St. Croix Valley and the Gold Rush


Other Calais men including Mr. Wade and George Bixby  left for home after only a brief stay. Bixby too warned his friends to stay home. “ I don’t deny that there are once in a while persons who do well, but you would not wonder at it if you could see the crowds at the mines. It is hard for lumps of gold to escape being dug by someone. It is now over a year since I arrived here and I have never yet known but one man to get over $6000 in four to five months and he was lucky in finding a vein where the dust held out well.” Most of his friends and acquaintances lasted only a few weeks at the mines and returned to San Francisco, broke and dispirited. Some probably found jobs and stayed. The wages were good and work plentiful. However many returned to Calais and became prominent citizens including George Lowell who became president of the Calais Savings Bank pictured left at the corner of Main and Church Street. Lowell lived in the home on Main Street now owned by Ralph Mercier.

In 1849 the national insanity known as “gold rush fever” spread like wildfire throughout the United States. Even the St. Croix Valley, as distant from San Francisco as any place in the country, was in its full grip by the summer of 1849. Every week the Calais Advertiser and Frontier Journal reported on ships returning from California so loaded with gold dust they could barely stay afloat. Gold nuggets weighing several pounds were, if you believed the reports, scattered across the California landscape like rocks on a Maine beach.  The locals were easily convinced and began leaving for California in droves. On June 13, 1849 S. H. Foster, Asa Rolf, Reuben and George Lowell and John Stillson left for the gold fields. The Advertiser wished them success and admonished them to return with a sack of gold nuggets.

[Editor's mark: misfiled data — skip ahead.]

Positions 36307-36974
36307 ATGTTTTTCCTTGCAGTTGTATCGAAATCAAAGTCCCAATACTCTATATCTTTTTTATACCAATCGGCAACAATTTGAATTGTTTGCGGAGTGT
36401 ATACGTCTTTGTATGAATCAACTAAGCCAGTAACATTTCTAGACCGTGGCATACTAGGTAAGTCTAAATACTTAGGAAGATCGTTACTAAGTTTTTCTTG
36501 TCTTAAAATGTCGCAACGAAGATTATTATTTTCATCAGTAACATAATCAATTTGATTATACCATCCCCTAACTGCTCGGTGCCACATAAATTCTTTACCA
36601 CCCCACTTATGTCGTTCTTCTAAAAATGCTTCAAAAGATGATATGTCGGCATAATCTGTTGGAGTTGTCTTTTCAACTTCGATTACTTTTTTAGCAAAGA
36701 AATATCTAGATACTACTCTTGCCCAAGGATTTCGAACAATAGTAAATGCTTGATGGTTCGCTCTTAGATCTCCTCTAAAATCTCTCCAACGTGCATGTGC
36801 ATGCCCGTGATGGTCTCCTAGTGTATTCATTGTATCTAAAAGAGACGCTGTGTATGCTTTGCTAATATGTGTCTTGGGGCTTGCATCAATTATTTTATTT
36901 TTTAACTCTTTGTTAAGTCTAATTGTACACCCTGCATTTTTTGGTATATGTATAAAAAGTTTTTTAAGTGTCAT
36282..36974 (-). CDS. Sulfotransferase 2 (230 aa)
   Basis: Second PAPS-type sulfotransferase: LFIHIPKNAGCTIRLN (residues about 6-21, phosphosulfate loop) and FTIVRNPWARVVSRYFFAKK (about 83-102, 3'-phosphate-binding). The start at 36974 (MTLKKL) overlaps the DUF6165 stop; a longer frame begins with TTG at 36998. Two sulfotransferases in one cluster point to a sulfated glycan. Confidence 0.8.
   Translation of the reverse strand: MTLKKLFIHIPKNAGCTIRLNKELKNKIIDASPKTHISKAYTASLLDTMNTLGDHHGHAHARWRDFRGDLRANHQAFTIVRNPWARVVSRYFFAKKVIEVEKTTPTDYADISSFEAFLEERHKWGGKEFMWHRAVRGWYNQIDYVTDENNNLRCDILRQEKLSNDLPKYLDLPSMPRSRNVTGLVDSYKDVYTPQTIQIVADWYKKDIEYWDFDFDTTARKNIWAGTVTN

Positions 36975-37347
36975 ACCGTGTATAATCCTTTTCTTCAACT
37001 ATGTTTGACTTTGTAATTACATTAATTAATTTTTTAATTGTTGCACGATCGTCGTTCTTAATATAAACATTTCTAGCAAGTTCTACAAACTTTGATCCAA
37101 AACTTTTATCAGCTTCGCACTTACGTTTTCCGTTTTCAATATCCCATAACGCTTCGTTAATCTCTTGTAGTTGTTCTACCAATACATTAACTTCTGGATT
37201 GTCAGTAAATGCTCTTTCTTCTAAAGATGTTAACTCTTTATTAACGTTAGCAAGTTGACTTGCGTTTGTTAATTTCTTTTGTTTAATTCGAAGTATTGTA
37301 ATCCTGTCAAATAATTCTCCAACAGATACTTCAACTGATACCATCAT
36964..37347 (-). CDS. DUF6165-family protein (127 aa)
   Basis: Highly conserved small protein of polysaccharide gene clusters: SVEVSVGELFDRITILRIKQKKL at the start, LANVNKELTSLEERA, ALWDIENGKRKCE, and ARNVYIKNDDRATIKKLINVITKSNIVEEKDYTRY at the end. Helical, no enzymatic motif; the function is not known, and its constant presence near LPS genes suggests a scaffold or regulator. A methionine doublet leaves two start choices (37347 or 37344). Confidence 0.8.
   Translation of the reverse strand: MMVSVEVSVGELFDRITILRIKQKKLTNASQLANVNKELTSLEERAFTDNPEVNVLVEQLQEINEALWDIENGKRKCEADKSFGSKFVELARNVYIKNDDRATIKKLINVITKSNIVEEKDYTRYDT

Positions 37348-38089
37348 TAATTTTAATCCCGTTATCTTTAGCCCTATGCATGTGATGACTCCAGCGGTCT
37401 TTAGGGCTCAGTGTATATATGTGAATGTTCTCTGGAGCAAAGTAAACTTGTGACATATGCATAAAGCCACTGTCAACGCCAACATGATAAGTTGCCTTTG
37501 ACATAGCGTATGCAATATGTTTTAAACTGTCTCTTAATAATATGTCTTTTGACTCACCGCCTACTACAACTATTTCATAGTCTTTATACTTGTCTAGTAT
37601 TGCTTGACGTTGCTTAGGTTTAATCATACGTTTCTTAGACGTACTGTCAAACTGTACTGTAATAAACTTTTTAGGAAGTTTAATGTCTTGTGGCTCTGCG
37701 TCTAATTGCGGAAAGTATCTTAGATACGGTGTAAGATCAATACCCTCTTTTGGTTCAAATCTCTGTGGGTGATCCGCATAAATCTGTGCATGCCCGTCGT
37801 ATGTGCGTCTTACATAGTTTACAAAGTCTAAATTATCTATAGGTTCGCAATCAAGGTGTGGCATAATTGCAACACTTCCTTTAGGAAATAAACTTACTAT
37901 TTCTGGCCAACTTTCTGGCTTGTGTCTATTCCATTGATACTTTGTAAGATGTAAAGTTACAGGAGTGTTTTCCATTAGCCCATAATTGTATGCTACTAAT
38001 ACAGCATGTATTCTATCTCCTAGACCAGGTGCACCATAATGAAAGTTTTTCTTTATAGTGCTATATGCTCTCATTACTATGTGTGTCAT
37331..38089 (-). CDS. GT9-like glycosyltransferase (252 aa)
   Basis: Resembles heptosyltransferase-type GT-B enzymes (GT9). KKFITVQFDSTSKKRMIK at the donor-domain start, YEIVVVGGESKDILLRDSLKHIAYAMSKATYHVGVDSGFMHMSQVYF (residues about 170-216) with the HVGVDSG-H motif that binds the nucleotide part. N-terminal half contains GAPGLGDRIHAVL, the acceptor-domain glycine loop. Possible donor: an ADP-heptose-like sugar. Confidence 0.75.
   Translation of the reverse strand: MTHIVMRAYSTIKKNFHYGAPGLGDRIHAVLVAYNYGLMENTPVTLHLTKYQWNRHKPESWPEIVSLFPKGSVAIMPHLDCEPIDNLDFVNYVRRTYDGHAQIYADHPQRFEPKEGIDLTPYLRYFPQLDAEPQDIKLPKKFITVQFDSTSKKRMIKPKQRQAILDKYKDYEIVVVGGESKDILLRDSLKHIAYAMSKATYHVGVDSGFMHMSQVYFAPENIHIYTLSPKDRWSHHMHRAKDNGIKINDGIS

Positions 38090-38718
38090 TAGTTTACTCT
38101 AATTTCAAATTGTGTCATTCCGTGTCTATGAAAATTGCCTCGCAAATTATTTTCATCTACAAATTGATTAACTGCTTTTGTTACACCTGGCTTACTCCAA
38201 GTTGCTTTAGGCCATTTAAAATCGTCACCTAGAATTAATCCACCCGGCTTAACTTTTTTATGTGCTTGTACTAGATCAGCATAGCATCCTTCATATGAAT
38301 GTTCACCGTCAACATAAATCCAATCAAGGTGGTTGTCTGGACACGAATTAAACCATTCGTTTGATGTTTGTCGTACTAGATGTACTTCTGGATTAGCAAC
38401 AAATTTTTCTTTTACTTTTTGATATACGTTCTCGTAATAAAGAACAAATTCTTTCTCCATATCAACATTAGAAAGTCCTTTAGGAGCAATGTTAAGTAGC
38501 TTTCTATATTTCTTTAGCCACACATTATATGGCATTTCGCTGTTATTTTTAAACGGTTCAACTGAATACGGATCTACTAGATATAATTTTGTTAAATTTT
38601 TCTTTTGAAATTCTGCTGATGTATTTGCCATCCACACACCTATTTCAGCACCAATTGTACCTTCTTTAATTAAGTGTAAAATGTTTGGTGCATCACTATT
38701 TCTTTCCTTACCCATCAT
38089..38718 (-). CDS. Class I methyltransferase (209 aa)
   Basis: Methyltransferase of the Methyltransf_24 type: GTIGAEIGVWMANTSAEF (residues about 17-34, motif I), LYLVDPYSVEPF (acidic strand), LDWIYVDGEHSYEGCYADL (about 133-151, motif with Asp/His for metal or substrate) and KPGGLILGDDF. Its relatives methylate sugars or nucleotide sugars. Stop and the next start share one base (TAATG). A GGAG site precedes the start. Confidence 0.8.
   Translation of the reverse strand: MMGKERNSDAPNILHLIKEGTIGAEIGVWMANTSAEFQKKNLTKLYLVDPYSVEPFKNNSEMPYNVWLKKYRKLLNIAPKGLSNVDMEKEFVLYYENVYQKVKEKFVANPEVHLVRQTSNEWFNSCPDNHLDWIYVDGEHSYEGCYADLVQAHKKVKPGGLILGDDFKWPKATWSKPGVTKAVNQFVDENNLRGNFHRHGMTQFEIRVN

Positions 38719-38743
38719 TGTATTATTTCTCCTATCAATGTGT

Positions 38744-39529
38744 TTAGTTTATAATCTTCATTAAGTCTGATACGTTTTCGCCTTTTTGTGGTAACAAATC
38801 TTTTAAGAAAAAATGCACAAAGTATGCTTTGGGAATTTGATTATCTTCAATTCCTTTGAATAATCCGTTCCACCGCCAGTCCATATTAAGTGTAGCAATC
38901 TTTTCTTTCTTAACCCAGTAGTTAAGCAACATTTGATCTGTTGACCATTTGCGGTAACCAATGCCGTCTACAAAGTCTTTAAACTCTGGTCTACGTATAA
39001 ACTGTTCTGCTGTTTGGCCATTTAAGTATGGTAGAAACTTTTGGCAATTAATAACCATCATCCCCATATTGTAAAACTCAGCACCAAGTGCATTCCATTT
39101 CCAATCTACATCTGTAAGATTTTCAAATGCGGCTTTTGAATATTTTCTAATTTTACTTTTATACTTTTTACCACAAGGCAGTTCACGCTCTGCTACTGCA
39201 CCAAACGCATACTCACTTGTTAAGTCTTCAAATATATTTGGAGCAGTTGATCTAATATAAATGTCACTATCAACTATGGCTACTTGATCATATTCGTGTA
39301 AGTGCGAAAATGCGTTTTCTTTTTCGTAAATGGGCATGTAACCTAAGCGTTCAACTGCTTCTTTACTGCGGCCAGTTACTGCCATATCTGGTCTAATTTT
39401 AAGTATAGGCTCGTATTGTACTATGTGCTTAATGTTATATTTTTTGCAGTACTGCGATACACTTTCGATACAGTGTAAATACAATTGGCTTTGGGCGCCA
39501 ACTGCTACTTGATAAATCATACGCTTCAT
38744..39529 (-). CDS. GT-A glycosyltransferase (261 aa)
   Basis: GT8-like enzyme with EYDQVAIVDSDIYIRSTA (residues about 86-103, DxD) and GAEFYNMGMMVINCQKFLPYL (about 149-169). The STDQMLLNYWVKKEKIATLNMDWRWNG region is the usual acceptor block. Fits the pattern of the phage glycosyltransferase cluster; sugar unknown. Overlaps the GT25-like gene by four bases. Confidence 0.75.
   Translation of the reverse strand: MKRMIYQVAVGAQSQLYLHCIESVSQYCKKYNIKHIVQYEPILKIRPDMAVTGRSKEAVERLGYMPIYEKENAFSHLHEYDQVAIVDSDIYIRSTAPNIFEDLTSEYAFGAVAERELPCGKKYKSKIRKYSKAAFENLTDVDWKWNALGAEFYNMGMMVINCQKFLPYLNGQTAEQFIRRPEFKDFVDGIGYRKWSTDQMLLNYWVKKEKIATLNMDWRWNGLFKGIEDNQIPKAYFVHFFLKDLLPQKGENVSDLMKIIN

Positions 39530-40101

On September 10th, 1849 15 others left on the Brig Brazilia, passage arranged by Jas Porter & Co., St Stephen at $200.00 a head.  So many left that by November the local papers were warning the exodus was likely to be the ruin of the City but the disease was too advanced to be checked. Even reports from California of mass murders in the gold mining towns by bands of Mexican bandits, lynching and robberies could not stem the tide. Porter had shipyards on both sides of river and arranged to send many locals to the gold fields but there others like David Eastman found innovative ways to make money from the gold in California.